I am ever so grateful for the tireless efforts of activists – religious and non-religious – who sacrifice privilege and comfort for the hard work of intervening when damage has been done. Saving the whales, saving the trees, protecting air and water and land…where would the rest of us be if it weren’t for these heroes?

But this is ours to do; not just for a few heroes. This is for all of us together: our charge, our work, our sacred duty and our high privilege.

Let’s get to it.

 

 

For my Evangelical Christian friends…

The Evangelical Environmental Network includes care of the earth within its pro-life commitment

For my religious friends of various faith traditions…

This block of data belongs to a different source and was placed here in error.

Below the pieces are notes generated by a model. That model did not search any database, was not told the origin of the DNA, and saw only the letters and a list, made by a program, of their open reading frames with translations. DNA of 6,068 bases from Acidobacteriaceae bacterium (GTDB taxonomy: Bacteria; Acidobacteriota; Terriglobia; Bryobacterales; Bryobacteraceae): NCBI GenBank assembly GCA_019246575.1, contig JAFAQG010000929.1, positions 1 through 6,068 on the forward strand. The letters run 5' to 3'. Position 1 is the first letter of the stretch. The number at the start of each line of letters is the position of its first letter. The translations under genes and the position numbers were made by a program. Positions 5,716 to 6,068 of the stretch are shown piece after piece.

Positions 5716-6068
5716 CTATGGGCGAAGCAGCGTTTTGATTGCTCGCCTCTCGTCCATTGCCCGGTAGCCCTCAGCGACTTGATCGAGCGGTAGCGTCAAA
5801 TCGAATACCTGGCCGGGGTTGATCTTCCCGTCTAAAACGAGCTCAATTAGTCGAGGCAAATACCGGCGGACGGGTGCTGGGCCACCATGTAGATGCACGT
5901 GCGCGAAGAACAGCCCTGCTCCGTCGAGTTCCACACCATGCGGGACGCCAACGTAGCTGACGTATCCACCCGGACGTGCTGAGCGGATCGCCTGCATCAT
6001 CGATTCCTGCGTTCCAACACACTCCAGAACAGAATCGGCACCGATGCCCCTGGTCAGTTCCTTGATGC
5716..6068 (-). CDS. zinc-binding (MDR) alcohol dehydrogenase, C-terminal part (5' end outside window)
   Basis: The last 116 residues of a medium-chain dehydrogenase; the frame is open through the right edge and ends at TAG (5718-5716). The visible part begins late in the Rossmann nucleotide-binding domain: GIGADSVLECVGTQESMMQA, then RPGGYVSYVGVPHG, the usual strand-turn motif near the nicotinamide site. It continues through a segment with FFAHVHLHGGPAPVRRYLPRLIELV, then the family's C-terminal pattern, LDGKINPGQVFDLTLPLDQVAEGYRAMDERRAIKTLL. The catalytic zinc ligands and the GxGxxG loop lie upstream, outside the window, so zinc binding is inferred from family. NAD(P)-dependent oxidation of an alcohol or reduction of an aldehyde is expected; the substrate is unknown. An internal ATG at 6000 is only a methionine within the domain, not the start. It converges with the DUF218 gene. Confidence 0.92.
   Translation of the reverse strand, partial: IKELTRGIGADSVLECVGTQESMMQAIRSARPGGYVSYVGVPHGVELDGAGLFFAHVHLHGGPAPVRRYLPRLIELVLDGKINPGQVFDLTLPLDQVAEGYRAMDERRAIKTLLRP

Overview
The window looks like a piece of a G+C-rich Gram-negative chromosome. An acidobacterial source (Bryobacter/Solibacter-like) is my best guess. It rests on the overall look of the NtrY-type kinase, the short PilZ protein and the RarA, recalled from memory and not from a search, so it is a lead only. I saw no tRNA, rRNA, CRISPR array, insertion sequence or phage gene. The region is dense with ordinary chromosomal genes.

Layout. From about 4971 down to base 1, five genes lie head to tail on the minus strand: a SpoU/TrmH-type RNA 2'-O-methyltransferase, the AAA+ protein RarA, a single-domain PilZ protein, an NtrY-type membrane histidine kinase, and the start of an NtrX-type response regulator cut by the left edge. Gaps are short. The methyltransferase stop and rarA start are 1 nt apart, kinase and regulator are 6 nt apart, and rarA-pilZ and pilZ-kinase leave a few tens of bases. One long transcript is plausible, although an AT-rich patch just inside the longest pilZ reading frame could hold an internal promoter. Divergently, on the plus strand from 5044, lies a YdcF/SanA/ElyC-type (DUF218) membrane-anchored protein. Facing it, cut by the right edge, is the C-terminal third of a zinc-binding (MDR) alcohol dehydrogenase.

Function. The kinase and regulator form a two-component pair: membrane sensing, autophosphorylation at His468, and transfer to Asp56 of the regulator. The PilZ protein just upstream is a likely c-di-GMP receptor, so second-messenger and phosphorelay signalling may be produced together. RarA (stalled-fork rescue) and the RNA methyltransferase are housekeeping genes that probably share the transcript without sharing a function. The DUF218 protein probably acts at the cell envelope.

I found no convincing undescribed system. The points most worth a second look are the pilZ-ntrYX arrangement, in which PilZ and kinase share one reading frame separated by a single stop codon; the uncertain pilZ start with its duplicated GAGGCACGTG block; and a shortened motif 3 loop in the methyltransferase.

Here is a description of numerous faith based environmental organizations

For my non-religious friends…

PBS lists America’s 20 largest environmental organizations

Charlotte Vaughan Coyle lives in Paris TX and blogs about intersections of faith, culture and politics on her website and Intersections Facebook page. She is national secretary for Coffee Party USA and contributes regularly to the Join the Coffee Party Movement Facebook page.

Charlotte is an ordained minister within the Christian Church (Disciples of Christ) and also blogs about Scripture from a progressive Christian approach in her Living in The Story Musings.